NTFS stands for New Technology File System and is developed by Microsoft for use on their Windows operating systems. NTFS is not normally used on Linux systems, but has been the default file system on Windows for many years. Linux users are probably used to seeing drives with the ext4 file system, which is ordinarily the default and certainly the most widespread in the Linux realm.
There are a few tools at your disposal for checking the disk space on a Raspberry Pi system. These tools and Linux commands can be used to check a storage device’s capacity (such as that of your micro SD card) and the size of the files on it, or just to check the size of a particular directory or file. We will show you how to get a visual representation of how the total storage space is being used on your Raspberry Pi, as well as a few commands that you can enter into the terminal to quickly find the relevant storage stats on your Raspberry Pi.
A USB drive is an easy way to give yourself some extra storage space on your Raspberry Pi, since the micro SD card often does not have enough space to hold all the necessary files we need to keep. Using a USB drive is also a handy way to quickly transfer files to your Raspberry Pi from another device, or vice versa. It is often necessary to do a little configuration before using a USB drive, such as formatting the device, mounting it, etc. In this tutorial, we will go over some tips and trick for using a USB drive with a Raspberry Pi.
Creating a static website and hosting it has never been easier, thanks to modern web development tools such as Jekyll. Jekyll is a static site generator powered by Ruby that allows you to create fast, secure, and easily maintainable websites. When combined with Nginx, a powerful HTTP server and reverse proxy, you have a powerful and flexible website deployment mechanism. This guide explains how to set up Jekyll with Nginx as a reverse proxy on Debian and Ubuntu systems.
In this article, we explore an efficient bash script,
debian_firmware_setup.sh, that simplifies the process of integrating non-free firmware, such as Wi-Fi drivers, into your Debian installation. The script automates the preparation of a USB stick by formatting it, downloading a specified version of Debian non-free firmware, and extracting it onto the USB stick. This results in a ready-to-use USB device that can be deployed during a Debian installation process, thereby easing the setup of non-free firmware elements and reducing the hassle often associated with manual firmware integration.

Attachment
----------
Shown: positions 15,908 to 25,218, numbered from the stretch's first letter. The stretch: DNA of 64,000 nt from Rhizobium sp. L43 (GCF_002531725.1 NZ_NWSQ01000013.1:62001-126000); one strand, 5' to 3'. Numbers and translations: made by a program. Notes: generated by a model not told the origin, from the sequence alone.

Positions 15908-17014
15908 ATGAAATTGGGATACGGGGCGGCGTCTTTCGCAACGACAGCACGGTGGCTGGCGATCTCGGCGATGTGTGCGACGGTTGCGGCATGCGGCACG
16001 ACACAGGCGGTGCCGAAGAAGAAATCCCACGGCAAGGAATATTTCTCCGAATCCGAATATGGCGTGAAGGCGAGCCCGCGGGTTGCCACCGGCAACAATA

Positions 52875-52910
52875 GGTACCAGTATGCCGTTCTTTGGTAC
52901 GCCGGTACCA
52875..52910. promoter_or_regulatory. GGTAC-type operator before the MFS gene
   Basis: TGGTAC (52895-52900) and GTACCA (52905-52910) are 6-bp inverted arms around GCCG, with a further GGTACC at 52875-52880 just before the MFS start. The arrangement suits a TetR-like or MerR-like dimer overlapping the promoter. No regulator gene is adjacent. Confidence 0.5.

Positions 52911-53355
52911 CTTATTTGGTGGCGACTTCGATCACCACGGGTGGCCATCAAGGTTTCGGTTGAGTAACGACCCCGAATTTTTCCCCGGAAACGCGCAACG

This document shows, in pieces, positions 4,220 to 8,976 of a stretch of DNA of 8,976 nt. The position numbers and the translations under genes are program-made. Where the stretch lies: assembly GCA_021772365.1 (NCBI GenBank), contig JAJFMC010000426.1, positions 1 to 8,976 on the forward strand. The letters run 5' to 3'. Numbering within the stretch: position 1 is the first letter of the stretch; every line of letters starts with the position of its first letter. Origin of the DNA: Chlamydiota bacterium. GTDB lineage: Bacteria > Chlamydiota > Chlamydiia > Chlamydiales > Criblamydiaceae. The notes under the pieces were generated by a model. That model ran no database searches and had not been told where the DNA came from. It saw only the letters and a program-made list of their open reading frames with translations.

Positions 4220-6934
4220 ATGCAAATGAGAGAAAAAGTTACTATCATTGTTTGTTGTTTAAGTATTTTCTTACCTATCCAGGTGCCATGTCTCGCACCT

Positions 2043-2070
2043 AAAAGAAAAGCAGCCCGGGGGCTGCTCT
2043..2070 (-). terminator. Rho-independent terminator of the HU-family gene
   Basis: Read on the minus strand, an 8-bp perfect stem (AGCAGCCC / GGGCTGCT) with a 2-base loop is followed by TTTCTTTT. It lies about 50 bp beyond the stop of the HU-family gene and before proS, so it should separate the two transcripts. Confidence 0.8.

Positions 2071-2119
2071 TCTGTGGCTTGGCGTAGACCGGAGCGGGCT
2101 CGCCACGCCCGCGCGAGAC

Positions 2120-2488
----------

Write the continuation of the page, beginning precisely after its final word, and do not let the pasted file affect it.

Creating a bootable USB drive is often necessary when you want to install or repair an operating system. This guide provides detailed steps on how to create a bootable USB drive for Windows 10 or 11 using Linux (both Debian and RPM-based distributions).
Our handy script does all the heavy lifting, making this task a breeze. The script operates by formatting the USB drive, and then copying the ISO file to the USB drive.
exFAT stands for Extensible File Allocation Table and is a format made by Microsoft for use on devices like USB flash drives. In general, you do not hear a lot about exFAT these days, but it remains a viable format that is compatible with Windows, MacOS, and Linux, so it is a good choice for a flash drive that you plan on using with a variety of different systems. Some manufacturers even use exFAT as the default format for their SD cards or other products.
Part of the official requirements for Kubernetes is to disable swap space completely before attempting to launch Kubernetes. In some recent patch notes, Kubernetes has begun implementing support for swap space in some scenarios, but it is not fully supported. The official reason for not supporting swap space is because it is hard to predict how a pod might utilize memory when swap is enabled.
Implementing a disk quota will prevent users or groups from using too much storage space on a Linux system. This is very useful on systems such as file servers that allow many users to connect and store data, as it ensures that no particular user can utilize an unexpected amount of storage and interrupt storage or processes on the server by making it run out of disk space. Linux administrators should always put a quota on the maximum storage usage for users, as well as other user environment limits like max number of processes and open files.
The Linux operating system gives us many ways to measure the performance of our computer, including individual components such as the hard drive. There are multiple tools for the job, and it is also possible to use built in tools and create our own test to measure real results. In this tutorial, we will see how to use a Bash script to test the transfer speed of a hard drive on a Linux system. We will also learn about some other tools which can supplement our Bash script and give us and give us additional data points when it comes to the transfer speed of our hard drive, including read and write speed.
No Space Left on Device error on a Linux system means that the partition you are trying to write data to or save files on lacks sufficient space for the operation. There are several things that users can do to resolve the error, all of which involve either freeing up additional space on the partition or extending the total size of available space. In this tutorial, we will show you how to resolve the
No Space Left on Device, and go over some basic Linux commands that can help us to identify the problem.